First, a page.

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Wednesday, 2nd January, 2013 | By Natalie Lynn Borton | Category: Public Relations and Social Media

Resolved: How to Get Serious About Building Your Social Media Following in 2013


It’s 2013, and social media has become deeply ingrained in our lives. For an increasing percentage of the population, using social media platforms to connect with friends, family, brands and even celebrities is second nature. Facebook, Twitter, Pinterest – these digital playgrounds are where your customers live day in and day out. As a result, if you want to reach them, you need to be there, too.

But it’s not enough simply to be present. You must cultivate a strong community around your brand. You must build a tribe of people who genuinely and passionately “like” what you have to offer – not people who have been paid or misled in order to follow you on a social media site.

It’s these people who will not only consume the content you publish but also willingly share it with their own friends, thereby exponentially increasing your exposure to new eyes and new potential customers. And the more followers you have, the more will want to jump on the bandwagon, and so on and so forth.

If you’re just entering the social arena – or if your number of followers has stagnated at a paltry few – how do you actively grow the community around your brand? While we all wish it could happen overnight, it simply doesn’t (unless you manage to make a viral video, the chances of which are about as good as winning the lottery!).

Creating real community takes time, effort, patience and persistence, but it’s well worth it. Your first few hundred followers are always the hardest won, and then momentum takes over, and your tribe begins to grow and expand organically as your fans become your evangelists and bring others into the circle.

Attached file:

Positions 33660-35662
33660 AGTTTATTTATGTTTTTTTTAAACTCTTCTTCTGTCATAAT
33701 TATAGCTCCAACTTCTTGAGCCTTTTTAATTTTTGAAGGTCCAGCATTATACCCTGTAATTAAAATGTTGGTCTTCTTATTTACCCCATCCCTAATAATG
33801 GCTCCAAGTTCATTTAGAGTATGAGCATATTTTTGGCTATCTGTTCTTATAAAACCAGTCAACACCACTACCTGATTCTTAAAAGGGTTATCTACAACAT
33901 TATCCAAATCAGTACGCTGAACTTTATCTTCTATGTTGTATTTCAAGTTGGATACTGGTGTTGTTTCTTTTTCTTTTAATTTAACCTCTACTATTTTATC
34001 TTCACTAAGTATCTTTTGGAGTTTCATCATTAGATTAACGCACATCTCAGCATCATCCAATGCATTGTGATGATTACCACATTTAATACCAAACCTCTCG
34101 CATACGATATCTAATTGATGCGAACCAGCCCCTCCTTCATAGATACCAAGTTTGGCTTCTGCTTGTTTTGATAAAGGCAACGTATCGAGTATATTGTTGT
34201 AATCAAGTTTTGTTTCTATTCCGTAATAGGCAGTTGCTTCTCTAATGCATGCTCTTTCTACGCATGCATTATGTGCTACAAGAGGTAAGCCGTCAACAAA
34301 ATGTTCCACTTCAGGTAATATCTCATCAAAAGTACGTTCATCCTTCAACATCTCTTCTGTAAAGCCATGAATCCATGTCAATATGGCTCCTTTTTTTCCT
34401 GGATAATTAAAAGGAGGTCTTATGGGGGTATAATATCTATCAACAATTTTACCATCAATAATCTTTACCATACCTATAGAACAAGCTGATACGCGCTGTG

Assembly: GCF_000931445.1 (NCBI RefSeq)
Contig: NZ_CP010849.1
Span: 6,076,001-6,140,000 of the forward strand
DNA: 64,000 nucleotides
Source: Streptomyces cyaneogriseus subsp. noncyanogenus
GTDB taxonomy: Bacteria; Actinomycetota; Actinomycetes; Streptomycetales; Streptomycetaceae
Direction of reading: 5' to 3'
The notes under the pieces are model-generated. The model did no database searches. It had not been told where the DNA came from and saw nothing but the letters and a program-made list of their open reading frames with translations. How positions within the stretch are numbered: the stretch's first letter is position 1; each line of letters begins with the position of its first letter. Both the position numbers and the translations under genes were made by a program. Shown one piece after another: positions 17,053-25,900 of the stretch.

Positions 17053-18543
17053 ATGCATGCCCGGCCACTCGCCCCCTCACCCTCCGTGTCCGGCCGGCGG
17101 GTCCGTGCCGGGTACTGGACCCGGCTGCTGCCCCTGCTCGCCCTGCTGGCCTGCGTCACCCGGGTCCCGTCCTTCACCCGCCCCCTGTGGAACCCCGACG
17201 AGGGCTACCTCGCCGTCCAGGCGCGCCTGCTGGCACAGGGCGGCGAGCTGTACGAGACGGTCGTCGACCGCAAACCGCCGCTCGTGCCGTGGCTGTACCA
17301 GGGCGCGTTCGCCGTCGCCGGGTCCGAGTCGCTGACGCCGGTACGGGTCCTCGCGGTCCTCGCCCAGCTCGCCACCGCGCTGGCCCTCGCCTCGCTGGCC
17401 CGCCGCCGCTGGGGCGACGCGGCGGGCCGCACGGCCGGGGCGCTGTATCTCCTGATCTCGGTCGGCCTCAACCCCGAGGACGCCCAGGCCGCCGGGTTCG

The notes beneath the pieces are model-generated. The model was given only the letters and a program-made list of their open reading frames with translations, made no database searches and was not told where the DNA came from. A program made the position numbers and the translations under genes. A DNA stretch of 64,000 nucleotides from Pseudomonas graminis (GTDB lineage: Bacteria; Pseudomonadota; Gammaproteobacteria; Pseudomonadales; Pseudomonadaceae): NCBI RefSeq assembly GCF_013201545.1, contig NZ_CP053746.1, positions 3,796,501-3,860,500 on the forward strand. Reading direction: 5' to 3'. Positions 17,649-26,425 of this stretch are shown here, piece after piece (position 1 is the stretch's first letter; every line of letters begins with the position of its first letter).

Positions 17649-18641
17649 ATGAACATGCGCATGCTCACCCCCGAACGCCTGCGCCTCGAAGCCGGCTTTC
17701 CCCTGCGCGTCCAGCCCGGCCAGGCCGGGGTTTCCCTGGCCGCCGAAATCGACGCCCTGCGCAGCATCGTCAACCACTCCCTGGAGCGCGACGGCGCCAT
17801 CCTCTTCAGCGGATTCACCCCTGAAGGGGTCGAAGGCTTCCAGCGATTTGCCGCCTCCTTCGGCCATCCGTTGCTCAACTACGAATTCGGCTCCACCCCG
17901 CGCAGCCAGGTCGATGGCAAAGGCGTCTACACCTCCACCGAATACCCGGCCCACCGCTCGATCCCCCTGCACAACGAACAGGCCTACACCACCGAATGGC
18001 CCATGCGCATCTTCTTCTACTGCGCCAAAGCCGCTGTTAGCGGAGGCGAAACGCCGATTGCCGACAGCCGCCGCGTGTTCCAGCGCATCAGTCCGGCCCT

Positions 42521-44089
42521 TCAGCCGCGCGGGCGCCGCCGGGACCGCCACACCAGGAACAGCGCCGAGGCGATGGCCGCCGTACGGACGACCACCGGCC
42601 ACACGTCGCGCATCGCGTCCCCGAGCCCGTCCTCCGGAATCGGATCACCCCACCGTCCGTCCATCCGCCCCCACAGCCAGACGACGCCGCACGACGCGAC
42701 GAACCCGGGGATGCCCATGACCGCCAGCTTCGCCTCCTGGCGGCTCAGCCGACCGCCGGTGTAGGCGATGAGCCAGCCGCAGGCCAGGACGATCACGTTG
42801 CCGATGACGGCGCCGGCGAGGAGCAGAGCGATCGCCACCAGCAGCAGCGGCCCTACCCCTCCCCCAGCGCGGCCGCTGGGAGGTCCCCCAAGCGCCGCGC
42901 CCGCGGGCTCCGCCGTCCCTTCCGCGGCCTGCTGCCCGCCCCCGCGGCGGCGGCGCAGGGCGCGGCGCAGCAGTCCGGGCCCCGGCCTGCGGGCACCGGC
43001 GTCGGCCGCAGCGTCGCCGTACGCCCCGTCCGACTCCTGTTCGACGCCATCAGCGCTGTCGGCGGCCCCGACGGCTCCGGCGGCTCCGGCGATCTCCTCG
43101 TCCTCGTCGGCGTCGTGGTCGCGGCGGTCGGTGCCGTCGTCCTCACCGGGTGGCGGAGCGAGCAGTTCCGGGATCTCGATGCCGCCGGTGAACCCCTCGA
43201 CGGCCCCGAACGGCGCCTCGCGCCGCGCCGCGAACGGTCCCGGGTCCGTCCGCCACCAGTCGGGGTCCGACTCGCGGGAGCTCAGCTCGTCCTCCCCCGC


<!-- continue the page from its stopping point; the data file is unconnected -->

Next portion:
To help you build your community from the ground up, let’s take a deeper look at the three big players in the social media game – Facebook, Twitter and Pinterest – the value they offer, the audiences they reach, proven ways to create community and how to measure effectiveness for each platform.


With over 1 billion monthly active users, Facebook is the king of all social networks. Though originally created in 2004 for college students, it’s now used by individuals of all ages and businesses worldwide and is one of the most visited sites on the Web. The majority of users are under 45 years old and spend an average of 20+ minutes per visit per month.

To leverage the strength of this social media stalwart to gain exposure for your products or services, follow these best practices:

Lay a good foundation.

This includes naming your page, uploading a logo and cover photo, including relevant information about what you do and customizing your URL so you can easily be found amid the vast sea of users.

Connect with people.

In addition to inviting friends and colleagues to like your page, Facebook ads are an effective way to grow your following by connecting with people who haven’t yet found you organically.

You can build an ad, create a sponsored post, promote posts on your page and even take advantage of advanced options like toggling your bidding options between CPM and CPC. Facebook also allows you to narrow your target audience by choosing the location, age and gender of the people you want to reach, as well as to set a maximum budget and to establish a schedule for your campaign.

Engage your audience.

The best way to do this is to regularly post relevant content that people will connect with and respond to.